Under the criminal statutes of Nevada, assault and battery are two separate and quite different criminal offenses. You can face charges of either one or both simultaneously depending on the circumstances of your case.
Whether you are facing one or the other or even charges of both assault and battery, a criminal defense attorney may be able to help, ensuring your rights are protected at every stage of the criminal justice process and helping you to understand exactly what’s going on.
Nevada Assault Laws
Assault is a serious criminal charge. Although it is typically charged as a misdemeanor, you may still spend time in jail if convicted. Also, being convicted of assault can have a lasting impact on your life, as you can carry the charge on your record for years to come.
You could be facing charges of assault if it’s believed you:
- Unlawfully attempted to use physical force against someone, or
- Intentionally placed someone in fear of immediate physical harm.
Notice, you don’t have to hurt anyone or even touch them to be found guilty of assault. This misdemeanor offense carries a potential 6 month jail sentence and fines.
Assault with a Deadly Weapon is a separate criminal charge and involves the commission of assault, as defined above, while using a deadly weapon. Again, no physical contact is necessary. This is a felony charge and carries as much as 6 years in prison.
Ref: NRS §200.471
Nevada Battery Laws
Battery, unlike assault, does involve a use of force. However, you don’t have to hurt someone, merely intend to hurt them. According to the laws, battery is defined as “any willful and unlawful use of force or violence upon another person.”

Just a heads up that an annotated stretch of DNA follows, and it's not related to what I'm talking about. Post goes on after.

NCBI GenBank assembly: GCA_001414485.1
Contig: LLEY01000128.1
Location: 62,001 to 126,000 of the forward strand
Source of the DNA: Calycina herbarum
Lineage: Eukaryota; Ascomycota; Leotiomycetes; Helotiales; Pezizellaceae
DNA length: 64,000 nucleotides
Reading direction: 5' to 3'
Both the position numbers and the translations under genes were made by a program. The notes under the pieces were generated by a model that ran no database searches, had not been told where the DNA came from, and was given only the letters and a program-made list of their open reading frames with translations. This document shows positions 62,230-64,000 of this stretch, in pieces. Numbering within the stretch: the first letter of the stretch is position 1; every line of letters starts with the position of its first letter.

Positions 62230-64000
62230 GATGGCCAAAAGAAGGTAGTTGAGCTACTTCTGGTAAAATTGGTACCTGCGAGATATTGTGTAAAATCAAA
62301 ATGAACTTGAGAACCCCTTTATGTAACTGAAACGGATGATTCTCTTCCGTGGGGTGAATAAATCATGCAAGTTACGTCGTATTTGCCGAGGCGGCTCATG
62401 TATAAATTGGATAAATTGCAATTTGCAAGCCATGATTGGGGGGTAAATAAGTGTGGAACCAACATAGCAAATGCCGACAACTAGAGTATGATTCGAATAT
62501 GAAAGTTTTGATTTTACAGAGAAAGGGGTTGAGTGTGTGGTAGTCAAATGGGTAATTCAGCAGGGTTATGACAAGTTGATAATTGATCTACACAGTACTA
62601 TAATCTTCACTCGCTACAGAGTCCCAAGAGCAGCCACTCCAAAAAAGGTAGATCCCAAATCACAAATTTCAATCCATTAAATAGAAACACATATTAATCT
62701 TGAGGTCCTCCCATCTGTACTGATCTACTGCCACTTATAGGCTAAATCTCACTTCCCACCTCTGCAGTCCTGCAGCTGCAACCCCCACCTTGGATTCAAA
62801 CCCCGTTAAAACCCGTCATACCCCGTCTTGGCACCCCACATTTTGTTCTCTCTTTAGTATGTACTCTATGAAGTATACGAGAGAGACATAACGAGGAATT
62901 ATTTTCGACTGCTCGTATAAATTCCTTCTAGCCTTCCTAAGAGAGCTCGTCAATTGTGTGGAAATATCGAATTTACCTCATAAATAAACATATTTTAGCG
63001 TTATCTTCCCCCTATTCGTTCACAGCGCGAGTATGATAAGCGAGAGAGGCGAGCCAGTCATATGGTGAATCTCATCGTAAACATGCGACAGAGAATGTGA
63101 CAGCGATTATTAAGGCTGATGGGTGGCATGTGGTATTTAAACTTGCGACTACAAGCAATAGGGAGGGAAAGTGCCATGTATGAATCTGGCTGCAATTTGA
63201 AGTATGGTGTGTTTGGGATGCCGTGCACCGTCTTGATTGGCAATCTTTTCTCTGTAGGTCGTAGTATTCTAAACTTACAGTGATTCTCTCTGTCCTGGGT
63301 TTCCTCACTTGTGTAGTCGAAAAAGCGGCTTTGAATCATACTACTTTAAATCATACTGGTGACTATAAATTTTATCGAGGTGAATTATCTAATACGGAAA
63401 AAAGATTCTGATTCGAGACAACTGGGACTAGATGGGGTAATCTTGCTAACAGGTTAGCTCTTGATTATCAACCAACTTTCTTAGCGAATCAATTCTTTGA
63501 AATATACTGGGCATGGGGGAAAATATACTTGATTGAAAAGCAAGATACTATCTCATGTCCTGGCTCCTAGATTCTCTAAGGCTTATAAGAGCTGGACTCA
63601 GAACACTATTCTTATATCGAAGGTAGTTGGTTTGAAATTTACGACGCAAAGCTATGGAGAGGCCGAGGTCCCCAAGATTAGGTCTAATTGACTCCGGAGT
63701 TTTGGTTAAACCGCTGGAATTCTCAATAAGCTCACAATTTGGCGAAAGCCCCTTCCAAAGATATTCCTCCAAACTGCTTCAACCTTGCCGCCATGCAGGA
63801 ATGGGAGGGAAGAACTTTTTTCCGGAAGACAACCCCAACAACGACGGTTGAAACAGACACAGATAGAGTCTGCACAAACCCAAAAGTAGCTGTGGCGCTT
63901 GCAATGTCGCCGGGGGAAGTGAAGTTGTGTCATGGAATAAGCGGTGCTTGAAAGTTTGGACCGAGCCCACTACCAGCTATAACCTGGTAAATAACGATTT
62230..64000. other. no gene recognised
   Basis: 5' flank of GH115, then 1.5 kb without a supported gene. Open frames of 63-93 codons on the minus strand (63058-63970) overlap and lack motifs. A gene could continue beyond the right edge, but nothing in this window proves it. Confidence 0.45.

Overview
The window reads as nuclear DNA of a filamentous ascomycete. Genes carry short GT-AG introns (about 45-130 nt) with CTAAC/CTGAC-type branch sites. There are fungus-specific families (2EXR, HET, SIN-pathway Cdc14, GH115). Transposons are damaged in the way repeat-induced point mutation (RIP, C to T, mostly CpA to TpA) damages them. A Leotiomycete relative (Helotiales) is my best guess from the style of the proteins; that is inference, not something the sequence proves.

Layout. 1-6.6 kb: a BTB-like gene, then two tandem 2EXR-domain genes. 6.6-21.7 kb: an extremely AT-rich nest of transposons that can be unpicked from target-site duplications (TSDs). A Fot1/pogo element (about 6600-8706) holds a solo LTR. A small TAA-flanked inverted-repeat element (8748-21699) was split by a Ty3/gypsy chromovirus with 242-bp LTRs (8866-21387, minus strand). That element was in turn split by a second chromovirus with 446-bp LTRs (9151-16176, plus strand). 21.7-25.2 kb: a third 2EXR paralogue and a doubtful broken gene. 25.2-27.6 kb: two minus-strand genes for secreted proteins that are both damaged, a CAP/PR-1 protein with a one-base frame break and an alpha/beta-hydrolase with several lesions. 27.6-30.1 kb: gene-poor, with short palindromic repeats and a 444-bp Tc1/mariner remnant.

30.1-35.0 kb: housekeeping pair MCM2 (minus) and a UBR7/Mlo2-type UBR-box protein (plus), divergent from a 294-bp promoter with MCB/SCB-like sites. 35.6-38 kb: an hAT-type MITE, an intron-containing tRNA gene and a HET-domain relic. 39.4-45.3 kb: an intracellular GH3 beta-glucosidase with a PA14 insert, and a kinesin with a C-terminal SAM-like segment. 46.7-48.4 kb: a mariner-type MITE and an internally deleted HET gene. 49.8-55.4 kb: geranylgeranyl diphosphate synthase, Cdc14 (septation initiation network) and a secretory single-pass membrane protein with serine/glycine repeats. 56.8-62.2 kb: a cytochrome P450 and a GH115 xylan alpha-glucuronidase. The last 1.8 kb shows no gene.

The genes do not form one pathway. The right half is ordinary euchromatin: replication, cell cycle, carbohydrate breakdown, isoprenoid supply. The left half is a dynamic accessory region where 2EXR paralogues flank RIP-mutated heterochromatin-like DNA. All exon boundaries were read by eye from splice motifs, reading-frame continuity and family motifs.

In general, if no weapon is used, battery is a misdemeanor punishable by 6 months in jail. However, if any substantial injury occurs or if the battery involves strangulation, it can be charged as a Class C felony and carry up to 5 years in prison and fines reaching $10,000.
Battery with a deadly weapon is a separate criminal charge. This is a very serious offense that is classified as a Class B felony. It carries a potential 2 to 10 year prison sentence and fines reaching $10,000.
Even more serious, if a deadly weapon is used and injury occurs, the sentence can reach 15 years.
There are situations in which both assault and battery charges can carry even harsher penalties. These include cases where the alleged victim is a police officer, a firefighter, medical professional, or other state employees.
Ref: NRS §200.481
Sometimes called “fighting words”, if you provoke someone into committing an assault you can face a fine. You might do this by angering them with words, gestures, or signs.
Ref: NRS §200.490
There are many assault offenses under Nevada law, and many circumstances which can drastically change the potential sentence you might be facing. If you are facing any of these charges, let us put you in touch with a local defense attorney today.